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I managed to pick up a few cheap VFDs (Vacuum Fluoro Displays), but the information about them is scarce. What makes matters worse is that I am a post vacuum tube era child, so my knowledge in the area of using and driving vacuum tubes is limited.

The display is labelled Futaba 11-ST-26ZA and a (joke) of a datasheet can be found here: Datasheet

The specifications from the datasheet are:

Ei: 4V

If: 18mA-100mA

Ek: 4.5 VDC

Duty: 1/15

Idigit = 1.3 mA

Vgrid: 12 VDC

Vseg: 12 VDC

So my understanding is that I need to do the following to drive the VFD with a micrcontroller of some sort:

  1. Apply 4V signal between filament +'ve and -'ve terminals, limit the current to 18-100mA with a inline resistor appropriately sized, and use PWM at frequency of 15Hz and duty cycle 1/15. I was planning on switching 4V at required frequency and duty cycle through a MOSFET to the filament.

  2. Apply 12 VDC to each segment I want to turn on (again, for instance via MOSFET switch).

  3. Apply 12 VDC to the grid (digit) I want to turn on, as in 2.

Once I get the VFD working, I can implement multiplexing and driving the segments in the MCU properly.

Questions: Is my above plan reasonable? Do I need to somehow limit the current to the grid and to the segments (inline resistor - as with filament) or is this not necessary?

Thanks for feedback in advance! -Igor

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    \$\begingroup\$ Here's a pretty good tutorial. \$\endgroup\$ – EM Fields Apr 23 '16 at 9:56
  • \$\begingroup\$ You need to shoot the electrons from the hot wire toward the segments. You need a potential between those two that you are not describing. So I do not think your approach will work. BTW, why did you start with just the VFD tube? Futaba, Noritaki & others make plenty of VFD tube + PCB displays with easy-to-use/commonly-available Hitachi like interfaces. \$\endgroup\$ – st2000 Apr 23 '16 at 13:01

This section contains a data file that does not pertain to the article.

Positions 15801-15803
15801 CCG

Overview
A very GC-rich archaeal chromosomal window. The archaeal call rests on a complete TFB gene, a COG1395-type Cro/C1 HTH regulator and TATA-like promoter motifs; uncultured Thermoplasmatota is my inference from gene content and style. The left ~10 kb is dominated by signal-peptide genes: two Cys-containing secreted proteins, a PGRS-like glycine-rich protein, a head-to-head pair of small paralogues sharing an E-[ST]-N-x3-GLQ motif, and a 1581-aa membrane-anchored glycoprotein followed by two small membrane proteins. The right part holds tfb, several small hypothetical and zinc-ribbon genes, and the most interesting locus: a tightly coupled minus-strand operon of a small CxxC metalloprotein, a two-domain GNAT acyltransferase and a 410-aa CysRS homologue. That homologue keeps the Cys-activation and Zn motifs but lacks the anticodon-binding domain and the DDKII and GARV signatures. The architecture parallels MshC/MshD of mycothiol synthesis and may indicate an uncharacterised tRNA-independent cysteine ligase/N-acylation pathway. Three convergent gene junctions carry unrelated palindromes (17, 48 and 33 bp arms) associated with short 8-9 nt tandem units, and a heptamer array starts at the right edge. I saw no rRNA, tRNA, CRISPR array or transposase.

• \$\begingroup\$ Isn't applying 12v to the segments and to the grid going to allow the electrons from the filament (hot wire) to shoot through to the segments? I managed to source the VFD tubes very cheaply, had no cheap local source for the VFDs with integrated controller. \$\endgroup\$ – IgorEE Apr 23 '16 at 13:11
  • \$\begingroup\$ I stumbled across the same Noritaki pdf as @EM Fields. He doesn't appear short on point. But I am, so... \$\endgroup\$ – st2000 Apr 23 '16 at 13:29
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    \$\begingroup\$ @IgorEE, This is why I buy/scavenge tubes + PCBs! Guessing, Ei appears to be the voltage across the filament while Ek appears to be the filament voltage w.r.t. the anode. Guessing some more, the duty cycle can effect the brightness of the display. So can the cathode to anode potential. I'm guessing Futaba is worried you will short the duty cycle and consequently turn up the voltage to get a decent brightness. And that this may shorten the display's life. Keep in mind we're talking about a Futaba spec sheet and trying to draw conclusions using a Noritake white paper. \$\endgroup\$ – st2000 Apr 23 '16 at 14:01
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You need to make a electrical connection between the filament, grid and phosphorus coated segment. This allows electrons to "fly" off the filament (cathode), "hit" the phosphorus coated segment (anode) and make the segment light up. enter image description here

Your particular display uses the same lines for similar segments. It also has separate grids for each digit. So you need to multiplex your display in a more complex manner. enter image description here